The clear intention of the Danish government to cooperate with the US over Snowden suggested that Scandinavian governments “would probably do the same with Julian Assange”, were he to travel to Sweden to face rape allegations

I begin to suspect that the framing of charges against Assange – on extremely flimsy grounds – after the prosecutor’s office had first declined to proceed was a ruse devised at the highest levels of Reinfeld’s government to get Assange to the US via Sweden and gain a number of brownie points while doing so. Perhaps Assange has good reason to be paranoid.

The Guardian:

A US government jet was lying in wait in Copenhagen to extradite the whistleblower Edward Snowden if he had come to Scandinavia after fleeing to Moscow in June 2013, the Danish government has revealed.

……. Søren Pind, the justice minister, wrote to Danish MPs (pdf): “The purpose of the aircraft’s presence in Copenhagen airport is most likely to have been to have the opportunity to transport Edward Snowden to the United States if he had been handed over from Russia or another country.”

“I must note that my answer was not adequate at this point,” he wrote in the letter, dated Thursday 4 February and revealed by MPs on Friday. “Usually, information of this nature is confidential because of Denmark’s relations with foreign states. In view of the impression that my earlier answer may have created, I think it proper to inform parliament thereof. The US authorities have also been informed.”

Nicholaj Villumsen, MP and foreign affairs spokesman for the Red Green Alliance, said: “It is grotesque that the then government put the interests of the United States above citizens’ freedoms. They violated fundamental democratic rights. We owe Edward Snowden a big thank you for his revelations of illegal US mass surveillance. Denmark should therefore in no way participate in the hunt for him.”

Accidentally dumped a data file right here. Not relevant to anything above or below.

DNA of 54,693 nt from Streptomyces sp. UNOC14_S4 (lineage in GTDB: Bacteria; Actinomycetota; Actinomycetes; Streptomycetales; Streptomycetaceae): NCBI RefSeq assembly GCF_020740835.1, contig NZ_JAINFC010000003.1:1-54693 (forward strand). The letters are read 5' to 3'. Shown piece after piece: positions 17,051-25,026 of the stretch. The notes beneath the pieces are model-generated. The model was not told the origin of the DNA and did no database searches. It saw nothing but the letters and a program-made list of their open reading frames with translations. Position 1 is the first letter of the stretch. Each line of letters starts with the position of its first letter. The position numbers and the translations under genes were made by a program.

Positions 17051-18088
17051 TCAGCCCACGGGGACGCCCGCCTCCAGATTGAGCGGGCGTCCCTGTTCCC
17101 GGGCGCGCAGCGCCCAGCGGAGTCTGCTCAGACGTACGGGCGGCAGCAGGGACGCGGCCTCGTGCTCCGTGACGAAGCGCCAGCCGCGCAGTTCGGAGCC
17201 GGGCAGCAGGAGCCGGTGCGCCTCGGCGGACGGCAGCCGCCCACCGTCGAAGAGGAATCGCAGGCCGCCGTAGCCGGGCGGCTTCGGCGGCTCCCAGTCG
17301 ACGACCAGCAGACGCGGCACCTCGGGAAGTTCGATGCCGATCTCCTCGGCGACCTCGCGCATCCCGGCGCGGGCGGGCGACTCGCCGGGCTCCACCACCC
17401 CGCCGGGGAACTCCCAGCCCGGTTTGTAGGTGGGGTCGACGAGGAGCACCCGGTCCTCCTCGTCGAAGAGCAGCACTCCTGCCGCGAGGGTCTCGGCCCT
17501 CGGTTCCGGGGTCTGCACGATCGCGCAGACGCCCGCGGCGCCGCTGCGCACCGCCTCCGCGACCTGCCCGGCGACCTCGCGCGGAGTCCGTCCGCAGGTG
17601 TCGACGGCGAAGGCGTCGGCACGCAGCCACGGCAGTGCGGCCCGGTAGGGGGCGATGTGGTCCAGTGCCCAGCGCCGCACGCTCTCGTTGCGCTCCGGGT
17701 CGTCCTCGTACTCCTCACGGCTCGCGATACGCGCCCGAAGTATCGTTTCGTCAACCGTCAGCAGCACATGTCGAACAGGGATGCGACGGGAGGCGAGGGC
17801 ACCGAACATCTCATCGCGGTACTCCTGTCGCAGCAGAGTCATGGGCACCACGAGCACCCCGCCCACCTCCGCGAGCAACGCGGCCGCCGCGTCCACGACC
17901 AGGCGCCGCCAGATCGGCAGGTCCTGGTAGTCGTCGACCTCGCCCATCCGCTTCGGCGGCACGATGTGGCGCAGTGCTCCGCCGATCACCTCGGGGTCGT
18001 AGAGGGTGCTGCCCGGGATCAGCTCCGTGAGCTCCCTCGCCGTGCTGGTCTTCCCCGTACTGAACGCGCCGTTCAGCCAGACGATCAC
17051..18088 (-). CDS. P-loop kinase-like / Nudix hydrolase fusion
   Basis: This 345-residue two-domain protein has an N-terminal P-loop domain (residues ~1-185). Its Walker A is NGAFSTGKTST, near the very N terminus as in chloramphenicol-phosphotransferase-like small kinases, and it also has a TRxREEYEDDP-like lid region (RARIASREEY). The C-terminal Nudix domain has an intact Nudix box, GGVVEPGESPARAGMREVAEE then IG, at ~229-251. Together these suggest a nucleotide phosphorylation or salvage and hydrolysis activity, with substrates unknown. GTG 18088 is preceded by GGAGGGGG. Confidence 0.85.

The clear intention of the Danish government to cooperate with the US over Snowden suggested that Scandinavian governments “would probably do the same with Julian Assange”, were he to travel to Sweden to face rape allegations, Villumsen said. Assange’s insistence that he faces a risk of extradition was a central aspect of his appeal to the UN working group on arbitrary detention, which on Friday ruled in his favour.

Time for Sweden’s Moderate Party to show some courage

February 5, 2016

At the last general election in September 2014 the Moderate Party led Alliance lost its mandate to govern. That passed to the Red/Green combination of the Social Democrats and the Environmental Party who still needed the support of the Left (Communist) Party to become a viable minority government.

Currently the Swedish Parliament has 349 members from 8 parties.

Social Democrats – 113, Moderates – 84, Sweden Democrats – 49, Environment Party – 25, Centre Party – 22, Left Party – 21, Peoples Party – 19, Christian Democrats – 16.

Swedish political landscape 2014

Swedish political landscape 2014

In December 2014, the Moderate led Alliance entered into a “collusion of the cowardly”, called the December agreement, promising to allow the Red/Green group to govern. The Alliance was dominated by fears of getting the unwanted support of the right wing Sweden Democrats and they had a new party leader in Anna Kinberg-Batra. She was still finding her feet, which meant that the cowardly wing of the Moderates (in my perception led by Tomas Tobé) got their way.

Fortunately one of the smaller alliance parties, the Christian Democrats, refused to ratify the December Agreement at their convention in October 2015, and that finally killed it. Though the Moderates now lead the Social Democrats in the polls, the establishment still prefers to abdicate its responsibilities as an opposition.